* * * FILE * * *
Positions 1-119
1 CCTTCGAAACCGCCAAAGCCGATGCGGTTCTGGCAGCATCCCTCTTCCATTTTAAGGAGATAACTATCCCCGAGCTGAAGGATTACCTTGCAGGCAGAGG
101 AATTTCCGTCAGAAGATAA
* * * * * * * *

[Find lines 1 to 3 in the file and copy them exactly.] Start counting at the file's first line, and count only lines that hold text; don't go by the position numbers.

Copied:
Positions 1-119
1 CCTTCGAAACCGCCAAAGCCGATGCGGTTCTGGCAGCATCCCTCTTCCATTTTAAGGAGATAACTATCCCCGAGCTGAAGGATTACCTTGCAGGCAGAGG
101 AATTTCCGTCAGAAGATAA